Aside from subsidies from the CCDF and tax credits, low-income parents may also qualify to receive other forms of financial assistance from the federal government. In the event that parents are unable to provide their children with basic needs such as a roof over their heads, food to eat and proper health care, there are programs that can help.
Welfare reform over the past few decades has changed greatly. In 1996, the Temporary Assistance for Needy Families (TANF) program replaced all of the existing welfare programs. Its main purpose is to ensure that low-income families can take care of their kids in their own home [source: ACF: About TANF]. The application process for TANF differs from state to state so you'll need to contact the proper state office to find out whether you are eligible.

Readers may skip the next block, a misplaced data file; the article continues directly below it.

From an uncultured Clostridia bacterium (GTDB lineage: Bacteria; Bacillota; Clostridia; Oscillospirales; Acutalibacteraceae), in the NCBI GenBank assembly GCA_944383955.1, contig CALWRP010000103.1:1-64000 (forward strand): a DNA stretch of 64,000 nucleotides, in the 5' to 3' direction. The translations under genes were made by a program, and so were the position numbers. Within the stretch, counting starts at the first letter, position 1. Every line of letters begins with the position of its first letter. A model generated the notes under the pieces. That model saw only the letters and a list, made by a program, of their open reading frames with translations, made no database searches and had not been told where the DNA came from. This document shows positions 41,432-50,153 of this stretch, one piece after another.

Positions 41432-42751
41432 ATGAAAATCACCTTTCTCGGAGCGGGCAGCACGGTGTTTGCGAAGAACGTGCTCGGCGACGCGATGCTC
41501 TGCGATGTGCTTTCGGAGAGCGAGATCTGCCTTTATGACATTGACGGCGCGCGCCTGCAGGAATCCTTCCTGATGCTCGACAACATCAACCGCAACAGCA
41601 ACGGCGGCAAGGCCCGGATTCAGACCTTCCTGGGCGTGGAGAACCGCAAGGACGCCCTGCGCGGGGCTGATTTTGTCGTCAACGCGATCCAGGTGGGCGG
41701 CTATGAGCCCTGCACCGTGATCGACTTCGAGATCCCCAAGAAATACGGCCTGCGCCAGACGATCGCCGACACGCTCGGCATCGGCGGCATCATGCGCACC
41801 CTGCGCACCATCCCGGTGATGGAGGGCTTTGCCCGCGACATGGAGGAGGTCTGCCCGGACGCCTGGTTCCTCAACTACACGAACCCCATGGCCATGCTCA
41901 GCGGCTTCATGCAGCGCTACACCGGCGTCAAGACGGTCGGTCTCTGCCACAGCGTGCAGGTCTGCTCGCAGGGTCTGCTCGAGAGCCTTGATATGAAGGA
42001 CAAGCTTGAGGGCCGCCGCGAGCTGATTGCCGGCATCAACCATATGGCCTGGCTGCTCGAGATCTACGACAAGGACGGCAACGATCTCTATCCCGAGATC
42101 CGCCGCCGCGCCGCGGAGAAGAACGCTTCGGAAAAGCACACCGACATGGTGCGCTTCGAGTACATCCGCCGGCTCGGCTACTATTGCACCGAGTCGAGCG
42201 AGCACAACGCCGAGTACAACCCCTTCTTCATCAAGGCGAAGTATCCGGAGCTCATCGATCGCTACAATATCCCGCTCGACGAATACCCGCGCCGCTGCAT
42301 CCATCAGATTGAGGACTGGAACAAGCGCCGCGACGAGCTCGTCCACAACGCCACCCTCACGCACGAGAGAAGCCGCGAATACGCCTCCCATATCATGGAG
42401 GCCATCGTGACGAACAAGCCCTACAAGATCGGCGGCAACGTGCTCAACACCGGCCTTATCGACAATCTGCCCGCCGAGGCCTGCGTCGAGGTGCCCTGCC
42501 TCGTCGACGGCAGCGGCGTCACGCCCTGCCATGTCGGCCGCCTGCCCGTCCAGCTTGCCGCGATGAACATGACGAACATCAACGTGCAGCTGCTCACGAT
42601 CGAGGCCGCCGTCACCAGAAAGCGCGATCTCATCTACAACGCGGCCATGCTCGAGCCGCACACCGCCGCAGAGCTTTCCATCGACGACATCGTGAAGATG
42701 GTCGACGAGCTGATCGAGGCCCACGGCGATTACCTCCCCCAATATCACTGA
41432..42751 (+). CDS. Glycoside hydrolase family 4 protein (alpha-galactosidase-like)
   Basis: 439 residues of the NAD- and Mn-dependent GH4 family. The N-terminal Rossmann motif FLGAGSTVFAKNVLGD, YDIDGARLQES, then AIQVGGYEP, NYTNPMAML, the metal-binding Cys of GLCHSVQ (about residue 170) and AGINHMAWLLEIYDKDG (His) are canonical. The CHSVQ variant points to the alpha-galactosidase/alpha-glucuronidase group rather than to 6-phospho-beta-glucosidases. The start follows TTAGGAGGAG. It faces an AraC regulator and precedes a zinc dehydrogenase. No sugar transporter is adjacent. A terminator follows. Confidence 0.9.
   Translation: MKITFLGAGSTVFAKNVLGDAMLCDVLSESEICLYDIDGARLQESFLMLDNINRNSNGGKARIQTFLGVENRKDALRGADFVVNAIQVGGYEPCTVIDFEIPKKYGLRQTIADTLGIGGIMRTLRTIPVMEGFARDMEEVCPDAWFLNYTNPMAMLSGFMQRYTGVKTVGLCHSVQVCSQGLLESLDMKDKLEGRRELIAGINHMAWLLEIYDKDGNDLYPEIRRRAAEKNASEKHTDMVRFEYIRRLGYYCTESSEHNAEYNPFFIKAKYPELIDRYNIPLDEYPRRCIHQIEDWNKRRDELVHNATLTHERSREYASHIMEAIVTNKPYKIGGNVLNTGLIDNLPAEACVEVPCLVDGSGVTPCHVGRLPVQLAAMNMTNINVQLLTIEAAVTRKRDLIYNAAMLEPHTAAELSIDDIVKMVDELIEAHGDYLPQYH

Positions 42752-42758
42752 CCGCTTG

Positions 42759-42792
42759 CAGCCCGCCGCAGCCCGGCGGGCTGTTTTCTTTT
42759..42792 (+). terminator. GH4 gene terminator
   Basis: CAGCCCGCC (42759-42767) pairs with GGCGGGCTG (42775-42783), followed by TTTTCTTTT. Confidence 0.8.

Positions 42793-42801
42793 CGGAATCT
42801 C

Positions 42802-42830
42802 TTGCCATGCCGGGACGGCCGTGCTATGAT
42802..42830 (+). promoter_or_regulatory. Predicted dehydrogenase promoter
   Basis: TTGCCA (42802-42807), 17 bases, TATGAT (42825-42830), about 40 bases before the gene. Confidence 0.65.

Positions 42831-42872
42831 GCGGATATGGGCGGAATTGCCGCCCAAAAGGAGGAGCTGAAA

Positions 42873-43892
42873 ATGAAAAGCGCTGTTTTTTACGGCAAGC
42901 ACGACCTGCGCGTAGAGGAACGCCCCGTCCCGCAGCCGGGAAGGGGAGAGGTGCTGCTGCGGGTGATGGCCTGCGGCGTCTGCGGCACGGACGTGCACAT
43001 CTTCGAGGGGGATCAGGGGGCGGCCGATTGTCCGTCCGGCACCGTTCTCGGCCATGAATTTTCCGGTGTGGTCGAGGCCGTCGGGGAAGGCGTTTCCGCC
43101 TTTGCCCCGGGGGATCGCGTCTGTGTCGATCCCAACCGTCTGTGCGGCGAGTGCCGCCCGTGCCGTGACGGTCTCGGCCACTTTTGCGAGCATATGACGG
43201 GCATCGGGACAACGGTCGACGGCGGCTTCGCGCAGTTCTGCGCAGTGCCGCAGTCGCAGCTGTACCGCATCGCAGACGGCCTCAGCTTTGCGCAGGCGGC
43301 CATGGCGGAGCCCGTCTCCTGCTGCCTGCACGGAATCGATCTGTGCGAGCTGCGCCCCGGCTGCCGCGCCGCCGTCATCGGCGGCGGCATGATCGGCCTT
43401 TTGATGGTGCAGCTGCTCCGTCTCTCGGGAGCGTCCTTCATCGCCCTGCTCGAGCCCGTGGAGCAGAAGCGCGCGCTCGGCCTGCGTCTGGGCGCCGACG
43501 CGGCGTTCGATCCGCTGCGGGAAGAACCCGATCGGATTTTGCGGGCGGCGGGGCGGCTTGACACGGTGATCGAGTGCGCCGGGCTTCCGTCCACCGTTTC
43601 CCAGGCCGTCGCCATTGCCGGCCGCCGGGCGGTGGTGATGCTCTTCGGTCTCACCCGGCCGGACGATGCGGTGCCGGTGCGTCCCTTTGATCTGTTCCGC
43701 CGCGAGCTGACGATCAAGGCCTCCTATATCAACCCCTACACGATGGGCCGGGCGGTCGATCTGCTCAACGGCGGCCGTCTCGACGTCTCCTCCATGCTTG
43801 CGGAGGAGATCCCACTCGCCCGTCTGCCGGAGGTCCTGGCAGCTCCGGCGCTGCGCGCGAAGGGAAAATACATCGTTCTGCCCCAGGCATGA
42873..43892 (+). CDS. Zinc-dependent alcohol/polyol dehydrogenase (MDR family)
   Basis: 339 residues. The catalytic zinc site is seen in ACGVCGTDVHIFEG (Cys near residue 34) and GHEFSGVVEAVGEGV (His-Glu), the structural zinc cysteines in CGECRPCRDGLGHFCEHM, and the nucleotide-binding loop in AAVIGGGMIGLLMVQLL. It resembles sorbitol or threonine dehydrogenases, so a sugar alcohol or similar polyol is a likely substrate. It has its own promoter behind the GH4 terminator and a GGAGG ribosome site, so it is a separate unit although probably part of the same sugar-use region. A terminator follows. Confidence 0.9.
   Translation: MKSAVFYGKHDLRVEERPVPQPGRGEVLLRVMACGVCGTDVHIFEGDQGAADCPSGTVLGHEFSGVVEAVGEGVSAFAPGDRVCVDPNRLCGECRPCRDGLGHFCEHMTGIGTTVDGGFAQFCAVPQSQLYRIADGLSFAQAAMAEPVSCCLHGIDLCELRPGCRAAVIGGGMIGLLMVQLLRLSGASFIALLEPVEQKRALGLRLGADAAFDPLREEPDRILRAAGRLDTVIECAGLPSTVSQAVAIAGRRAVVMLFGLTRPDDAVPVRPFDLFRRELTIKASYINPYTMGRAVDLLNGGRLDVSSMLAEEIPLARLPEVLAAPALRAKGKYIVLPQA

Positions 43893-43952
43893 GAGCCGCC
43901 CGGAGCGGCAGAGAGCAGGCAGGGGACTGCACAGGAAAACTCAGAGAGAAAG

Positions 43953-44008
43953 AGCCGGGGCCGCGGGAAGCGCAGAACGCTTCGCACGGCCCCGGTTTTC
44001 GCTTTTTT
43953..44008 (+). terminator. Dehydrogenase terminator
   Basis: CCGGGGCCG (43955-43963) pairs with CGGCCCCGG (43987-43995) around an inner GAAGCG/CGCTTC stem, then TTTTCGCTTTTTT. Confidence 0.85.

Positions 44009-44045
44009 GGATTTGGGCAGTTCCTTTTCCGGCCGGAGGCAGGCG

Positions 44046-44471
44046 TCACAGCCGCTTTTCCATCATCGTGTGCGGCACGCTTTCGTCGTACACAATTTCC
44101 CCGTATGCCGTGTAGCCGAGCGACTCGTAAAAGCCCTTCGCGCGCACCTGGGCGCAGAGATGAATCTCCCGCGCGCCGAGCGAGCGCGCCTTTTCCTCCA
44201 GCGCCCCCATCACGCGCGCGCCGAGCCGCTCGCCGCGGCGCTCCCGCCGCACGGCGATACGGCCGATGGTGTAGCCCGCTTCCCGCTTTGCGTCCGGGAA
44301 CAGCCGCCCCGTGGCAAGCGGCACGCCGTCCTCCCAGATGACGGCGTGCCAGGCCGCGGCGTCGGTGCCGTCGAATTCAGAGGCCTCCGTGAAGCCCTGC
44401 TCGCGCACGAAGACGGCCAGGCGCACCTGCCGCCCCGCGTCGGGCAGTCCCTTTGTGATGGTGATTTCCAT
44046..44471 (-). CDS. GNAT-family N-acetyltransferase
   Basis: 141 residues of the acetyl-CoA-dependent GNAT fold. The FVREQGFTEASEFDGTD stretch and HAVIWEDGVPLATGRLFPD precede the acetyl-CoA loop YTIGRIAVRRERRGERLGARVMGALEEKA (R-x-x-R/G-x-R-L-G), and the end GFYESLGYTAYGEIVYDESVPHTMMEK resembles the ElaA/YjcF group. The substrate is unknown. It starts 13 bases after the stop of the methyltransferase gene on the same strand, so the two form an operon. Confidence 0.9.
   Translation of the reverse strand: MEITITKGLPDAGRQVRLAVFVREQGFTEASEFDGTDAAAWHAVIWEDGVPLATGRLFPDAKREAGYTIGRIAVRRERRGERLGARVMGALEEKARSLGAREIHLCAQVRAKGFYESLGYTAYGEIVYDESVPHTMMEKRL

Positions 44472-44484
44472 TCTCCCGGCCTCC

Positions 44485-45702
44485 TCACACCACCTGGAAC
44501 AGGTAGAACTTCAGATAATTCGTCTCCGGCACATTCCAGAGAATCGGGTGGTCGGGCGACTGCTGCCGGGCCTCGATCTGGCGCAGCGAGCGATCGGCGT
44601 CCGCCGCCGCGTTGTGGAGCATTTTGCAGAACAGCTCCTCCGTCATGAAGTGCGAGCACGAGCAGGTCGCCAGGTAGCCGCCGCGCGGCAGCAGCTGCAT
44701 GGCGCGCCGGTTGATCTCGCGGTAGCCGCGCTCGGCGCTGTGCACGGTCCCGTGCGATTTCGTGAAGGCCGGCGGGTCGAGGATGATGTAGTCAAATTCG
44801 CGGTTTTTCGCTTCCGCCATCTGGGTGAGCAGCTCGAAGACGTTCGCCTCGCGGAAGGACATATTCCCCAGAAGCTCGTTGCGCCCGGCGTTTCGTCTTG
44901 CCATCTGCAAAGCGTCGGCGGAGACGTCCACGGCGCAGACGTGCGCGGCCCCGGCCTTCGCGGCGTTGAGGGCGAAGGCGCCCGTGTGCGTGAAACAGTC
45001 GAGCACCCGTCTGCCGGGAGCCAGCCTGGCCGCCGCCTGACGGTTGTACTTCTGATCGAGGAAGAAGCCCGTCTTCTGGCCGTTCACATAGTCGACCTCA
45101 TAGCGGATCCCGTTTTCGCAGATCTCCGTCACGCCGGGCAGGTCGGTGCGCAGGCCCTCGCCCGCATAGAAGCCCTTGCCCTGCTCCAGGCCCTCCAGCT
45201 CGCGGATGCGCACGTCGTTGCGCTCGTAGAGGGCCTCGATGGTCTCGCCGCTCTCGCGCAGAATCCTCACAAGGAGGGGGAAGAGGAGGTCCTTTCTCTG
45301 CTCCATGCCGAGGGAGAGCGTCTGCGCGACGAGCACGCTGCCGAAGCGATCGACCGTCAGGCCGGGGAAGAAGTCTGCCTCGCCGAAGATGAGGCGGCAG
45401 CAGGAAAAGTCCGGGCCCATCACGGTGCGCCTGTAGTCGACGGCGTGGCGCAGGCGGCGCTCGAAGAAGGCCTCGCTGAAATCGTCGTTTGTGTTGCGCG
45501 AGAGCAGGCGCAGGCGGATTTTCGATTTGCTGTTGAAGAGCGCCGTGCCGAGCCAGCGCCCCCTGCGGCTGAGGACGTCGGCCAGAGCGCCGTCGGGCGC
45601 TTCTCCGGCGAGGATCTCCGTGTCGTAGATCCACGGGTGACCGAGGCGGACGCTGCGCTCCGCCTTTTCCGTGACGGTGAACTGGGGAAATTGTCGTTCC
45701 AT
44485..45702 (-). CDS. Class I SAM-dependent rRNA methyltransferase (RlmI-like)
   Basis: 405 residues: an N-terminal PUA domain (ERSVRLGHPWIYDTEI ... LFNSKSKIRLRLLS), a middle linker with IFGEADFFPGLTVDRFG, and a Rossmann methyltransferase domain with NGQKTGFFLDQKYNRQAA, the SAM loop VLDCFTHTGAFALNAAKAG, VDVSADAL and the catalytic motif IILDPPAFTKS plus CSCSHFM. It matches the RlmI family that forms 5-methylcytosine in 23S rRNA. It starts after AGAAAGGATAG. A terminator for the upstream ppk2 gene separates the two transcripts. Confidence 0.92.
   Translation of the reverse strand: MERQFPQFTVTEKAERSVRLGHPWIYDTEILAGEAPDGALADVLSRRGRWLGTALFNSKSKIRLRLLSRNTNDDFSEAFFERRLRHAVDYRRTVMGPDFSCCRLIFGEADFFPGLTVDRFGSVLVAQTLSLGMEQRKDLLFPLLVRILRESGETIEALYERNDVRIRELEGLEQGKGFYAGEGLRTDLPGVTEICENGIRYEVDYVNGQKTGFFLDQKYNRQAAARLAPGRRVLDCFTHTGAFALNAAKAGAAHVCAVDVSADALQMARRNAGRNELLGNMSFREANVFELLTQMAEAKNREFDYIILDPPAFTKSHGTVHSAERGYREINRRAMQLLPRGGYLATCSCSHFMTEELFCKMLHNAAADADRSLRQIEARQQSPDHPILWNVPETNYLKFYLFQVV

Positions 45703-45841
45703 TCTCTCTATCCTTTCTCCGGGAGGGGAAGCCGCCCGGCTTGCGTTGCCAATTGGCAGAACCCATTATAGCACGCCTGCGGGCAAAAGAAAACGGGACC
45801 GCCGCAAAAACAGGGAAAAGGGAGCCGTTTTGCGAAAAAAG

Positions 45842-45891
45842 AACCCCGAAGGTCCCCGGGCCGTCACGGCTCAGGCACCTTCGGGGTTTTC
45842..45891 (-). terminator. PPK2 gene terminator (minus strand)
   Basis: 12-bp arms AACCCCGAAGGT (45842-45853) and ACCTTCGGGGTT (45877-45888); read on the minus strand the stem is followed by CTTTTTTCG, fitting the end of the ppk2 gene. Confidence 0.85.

Depending on your level of income, you may also qualify to live in public housing. The public housing program is run by the U.S. Department of Housing and Urban Development, and it provides low-income families with safe and affordable places to live. To apply for public housing, you'll need to contact your local Public Housing Agency. You can find this information at the U.S. Department of Housing and Urban Development Web site [source: HUD].
Another huge expense when it comes to raising kids is health care. That's why programs such as Medicaid and the Children's Health Insurance program, or CHIP, exist. Both programs were developed to help low-income families afford health insurance. Medicaid is for those families living below the federal poverty level, and CHIP is for families who make too much to qualify for Medicaid but still can't afford to get their kids health insurance. Both programs are run at the state level. To find out more about what is available in your state, visit the Insure Kids Now Web site [source: Insure Kids Now].
For even more information on financial assistance, tax credits and child care subsidies, check out the links on the next page.